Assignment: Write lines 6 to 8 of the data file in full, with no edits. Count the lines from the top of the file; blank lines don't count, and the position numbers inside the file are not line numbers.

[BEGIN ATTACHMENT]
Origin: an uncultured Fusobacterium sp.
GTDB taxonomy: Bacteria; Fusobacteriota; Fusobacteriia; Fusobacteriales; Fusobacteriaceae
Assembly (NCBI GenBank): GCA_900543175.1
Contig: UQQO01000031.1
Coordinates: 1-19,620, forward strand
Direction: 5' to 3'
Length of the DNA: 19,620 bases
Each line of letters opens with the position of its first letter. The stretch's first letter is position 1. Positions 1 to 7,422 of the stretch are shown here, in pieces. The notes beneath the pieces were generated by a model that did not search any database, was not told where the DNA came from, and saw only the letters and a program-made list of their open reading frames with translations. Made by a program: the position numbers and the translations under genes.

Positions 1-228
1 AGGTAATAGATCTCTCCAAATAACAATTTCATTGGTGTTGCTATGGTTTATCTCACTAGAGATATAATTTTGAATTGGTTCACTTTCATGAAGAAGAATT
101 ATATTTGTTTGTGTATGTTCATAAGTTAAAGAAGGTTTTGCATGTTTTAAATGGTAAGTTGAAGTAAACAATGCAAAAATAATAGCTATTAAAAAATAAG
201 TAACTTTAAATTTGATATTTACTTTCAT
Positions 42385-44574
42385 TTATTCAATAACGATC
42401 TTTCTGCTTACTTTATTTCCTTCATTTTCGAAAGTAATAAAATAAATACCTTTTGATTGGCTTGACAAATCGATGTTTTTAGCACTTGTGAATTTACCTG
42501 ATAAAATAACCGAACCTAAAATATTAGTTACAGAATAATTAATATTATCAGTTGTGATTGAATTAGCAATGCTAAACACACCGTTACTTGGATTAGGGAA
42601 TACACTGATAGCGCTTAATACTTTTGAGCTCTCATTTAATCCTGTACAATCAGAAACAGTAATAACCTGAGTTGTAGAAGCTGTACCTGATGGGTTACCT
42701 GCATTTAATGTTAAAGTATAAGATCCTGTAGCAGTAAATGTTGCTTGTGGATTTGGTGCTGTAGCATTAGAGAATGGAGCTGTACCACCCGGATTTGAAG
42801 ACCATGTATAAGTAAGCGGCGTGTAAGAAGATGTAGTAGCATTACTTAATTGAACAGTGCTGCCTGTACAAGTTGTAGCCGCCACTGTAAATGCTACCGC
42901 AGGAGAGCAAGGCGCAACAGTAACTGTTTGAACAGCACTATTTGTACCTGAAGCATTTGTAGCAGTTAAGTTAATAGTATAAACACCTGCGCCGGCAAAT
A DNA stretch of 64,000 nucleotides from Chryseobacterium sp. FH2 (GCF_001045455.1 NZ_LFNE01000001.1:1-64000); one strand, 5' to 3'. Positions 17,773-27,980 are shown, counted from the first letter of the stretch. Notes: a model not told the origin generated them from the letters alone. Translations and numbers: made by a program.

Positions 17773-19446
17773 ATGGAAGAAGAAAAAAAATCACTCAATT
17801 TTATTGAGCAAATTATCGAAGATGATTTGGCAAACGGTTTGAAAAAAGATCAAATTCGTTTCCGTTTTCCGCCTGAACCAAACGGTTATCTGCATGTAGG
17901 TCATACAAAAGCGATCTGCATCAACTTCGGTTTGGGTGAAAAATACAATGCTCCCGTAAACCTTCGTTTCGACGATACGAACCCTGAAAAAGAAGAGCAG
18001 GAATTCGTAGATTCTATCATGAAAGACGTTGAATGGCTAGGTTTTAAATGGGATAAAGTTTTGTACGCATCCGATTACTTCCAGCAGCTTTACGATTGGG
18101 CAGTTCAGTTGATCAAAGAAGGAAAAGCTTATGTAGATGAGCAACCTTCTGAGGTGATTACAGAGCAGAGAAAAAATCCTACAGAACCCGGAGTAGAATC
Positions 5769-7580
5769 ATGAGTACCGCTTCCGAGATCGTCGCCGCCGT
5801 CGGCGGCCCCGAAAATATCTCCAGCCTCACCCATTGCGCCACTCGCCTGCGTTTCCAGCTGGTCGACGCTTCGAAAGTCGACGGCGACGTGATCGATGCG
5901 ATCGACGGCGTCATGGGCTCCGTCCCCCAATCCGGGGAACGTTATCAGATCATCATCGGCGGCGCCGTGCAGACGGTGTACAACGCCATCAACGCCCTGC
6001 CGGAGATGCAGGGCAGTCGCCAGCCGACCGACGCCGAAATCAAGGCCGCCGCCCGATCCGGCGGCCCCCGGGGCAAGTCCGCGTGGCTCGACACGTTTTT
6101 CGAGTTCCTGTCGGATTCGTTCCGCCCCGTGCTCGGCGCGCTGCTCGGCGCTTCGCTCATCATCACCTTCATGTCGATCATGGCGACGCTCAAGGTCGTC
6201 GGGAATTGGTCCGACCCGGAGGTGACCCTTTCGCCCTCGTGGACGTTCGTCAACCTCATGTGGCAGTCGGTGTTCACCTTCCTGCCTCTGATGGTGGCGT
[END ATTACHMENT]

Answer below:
Direction: 5' to 3'
Length of the DNA: 19,620 bases
Each line of letters opens with the position of its first letter. The stretch's first letter is position 1. Positions 1 to 7,422 of the stretch are shown here, in pieces. The notes beneath the pieces were generated by a model that did not search any database, was not told where the DNA came from, and saw only the letters and a program-made list of their open reading frames with translations. Made by a program: the position numbers and the translations under genes.